Nash Consing was in Belize, working on a documentary project, when the pandemic started to escalate at home in the U.S. in March 2020.
Consing, a senior studying journalism and communications, was planning to follow a high school sports team and create a photo series documenting its season. But due to COVID-19, it was canceled.
For the months of April, May and June, Consing was unable to work on any photography projects. He said this transition negatively affected his mental health.
“All that work, all that momentum, really just stood still in its tracks,” Consing said. “I moved back home in April and documented my home life, but that was really not what I was expecting to be doing in the spring semester of 2020.”
Student photographers like Consing have had to turn to new methods to keep up their craft as the pandemic continues to rage around the country. Though photography is a hands-on project, students are using social distancing and masking precautions to continue working.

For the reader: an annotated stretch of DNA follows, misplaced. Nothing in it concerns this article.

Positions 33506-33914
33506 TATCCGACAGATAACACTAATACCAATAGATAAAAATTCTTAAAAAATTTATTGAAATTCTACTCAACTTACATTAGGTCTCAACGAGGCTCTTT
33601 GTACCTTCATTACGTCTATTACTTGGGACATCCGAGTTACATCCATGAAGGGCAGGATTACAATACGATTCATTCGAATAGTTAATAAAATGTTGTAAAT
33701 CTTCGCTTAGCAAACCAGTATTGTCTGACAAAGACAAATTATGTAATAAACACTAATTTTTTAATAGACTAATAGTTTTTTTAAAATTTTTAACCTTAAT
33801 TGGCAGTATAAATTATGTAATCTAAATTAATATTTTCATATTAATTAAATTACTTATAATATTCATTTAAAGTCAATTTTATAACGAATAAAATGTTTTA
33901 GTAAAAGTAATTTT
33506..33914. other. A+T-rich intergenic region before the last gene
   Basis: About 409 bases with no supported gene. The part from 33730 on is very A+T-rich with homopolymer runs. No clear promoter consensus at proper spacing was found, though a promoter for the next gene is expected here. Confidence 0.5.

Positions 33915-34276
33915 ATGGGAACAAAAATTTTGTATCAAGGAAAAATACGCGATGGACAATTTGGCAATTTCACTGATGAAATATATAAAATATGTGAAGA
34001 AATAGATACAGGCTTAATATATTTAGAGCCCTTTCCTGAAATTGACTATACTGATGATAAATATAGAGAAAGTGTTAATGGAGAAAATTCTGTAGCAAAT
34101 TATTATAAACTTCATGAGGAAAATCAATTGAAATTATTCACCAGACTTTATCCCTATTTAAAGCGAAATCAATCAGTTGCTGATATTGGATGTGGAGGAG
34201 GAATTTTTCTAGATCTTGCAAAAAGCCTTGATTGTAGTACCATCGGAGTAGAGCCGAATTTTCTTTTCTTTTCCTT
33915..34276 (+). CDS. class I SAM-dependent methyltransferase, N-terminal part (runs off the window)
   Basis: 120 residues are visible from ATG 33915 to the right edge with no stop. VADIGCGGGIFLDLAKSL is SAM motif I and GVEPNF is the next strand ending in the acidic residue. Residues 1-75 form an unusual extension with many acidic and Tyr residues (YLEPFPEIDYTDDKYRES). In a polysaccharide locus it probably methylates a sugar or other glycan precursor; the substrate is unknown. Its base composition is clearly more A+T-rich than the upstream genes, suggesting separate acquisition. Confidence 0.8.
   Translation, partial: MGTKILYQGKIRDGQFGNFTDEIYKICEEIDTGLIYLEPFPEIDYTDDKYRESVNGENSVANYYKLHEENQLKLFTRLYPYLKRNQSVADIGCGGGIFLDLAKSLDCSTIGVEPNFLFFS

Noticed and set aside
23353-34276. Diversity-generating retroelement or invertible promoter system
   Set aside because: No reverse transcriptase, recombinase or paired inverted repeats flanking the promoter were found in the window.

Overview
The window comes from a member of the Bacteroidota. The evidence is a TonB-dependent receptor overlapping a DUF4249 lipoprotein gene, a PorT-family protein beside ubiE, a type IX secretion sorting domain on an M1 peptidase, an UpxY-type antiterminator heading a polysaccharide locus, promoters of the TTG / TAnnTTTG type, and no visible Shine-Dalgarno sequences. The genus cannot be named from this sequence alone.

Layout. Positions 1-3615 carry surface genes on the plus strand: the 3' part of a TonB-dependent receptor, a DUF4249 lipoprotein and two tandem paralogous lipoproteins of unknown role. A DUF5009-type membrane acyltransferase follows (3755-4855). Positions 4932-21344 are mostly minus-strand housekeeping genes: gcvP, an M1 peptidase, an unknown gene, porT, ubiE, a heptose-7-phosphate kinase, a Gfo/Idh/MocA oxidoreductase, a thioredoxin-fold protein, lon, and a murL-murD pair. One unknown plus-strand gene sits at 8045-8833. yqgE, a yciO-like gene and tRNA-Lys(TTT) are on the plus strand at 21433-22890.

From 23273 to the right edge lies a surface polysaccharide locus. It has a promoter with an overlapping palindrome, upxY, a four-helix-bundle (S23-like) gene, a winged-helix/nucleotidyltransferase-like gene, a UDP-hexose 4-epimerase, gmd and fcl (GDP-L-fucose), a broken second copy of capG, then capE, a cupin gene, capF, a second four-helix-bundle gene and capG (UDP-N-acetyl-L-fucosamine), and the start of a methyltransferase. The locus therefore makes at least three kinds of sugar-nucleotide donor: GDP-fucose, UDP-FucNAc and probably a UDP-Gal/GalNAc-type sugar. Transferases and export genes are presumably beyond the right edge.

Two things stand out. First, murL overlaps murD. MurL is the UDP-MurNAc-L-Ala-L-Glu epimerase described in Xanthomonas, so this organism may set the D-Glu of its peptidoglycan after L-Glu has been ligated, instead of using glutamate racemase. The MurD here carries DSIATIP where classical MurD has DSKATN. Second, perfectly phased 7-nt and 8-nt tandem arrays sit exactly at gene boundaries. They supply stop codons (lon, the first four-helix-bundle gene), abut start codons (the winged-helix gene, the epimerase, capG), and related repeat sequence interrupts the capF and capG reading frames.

Consing continued with freelance photoshoots in the fall, including his work as a photo and video assistant for the Communications and Creative Services Office at the Student Union. He said he was careful to take safety precautions, including double-masking and wiping down his equipment.
“I think it would be rude pre-COVID era if you were to ask someone, ‘Oh, who have you been hanging out with? Do you have any sicknesses?’” Consing said. “But for the safety of myself and the roommates that I live with here in Chapel Hill, it's kind of an essential thing to be vetting the people that I'm working with.”
Consing has taken the pandemic as an opportunity to turn the lens back on himself, which has allowed him to recognize what it feels like to be in front of the camera. He said he thinks this is a useful learning experience for young photographers and journalists.
Another student photographer, Rainey Scarborough, shared that sentiment.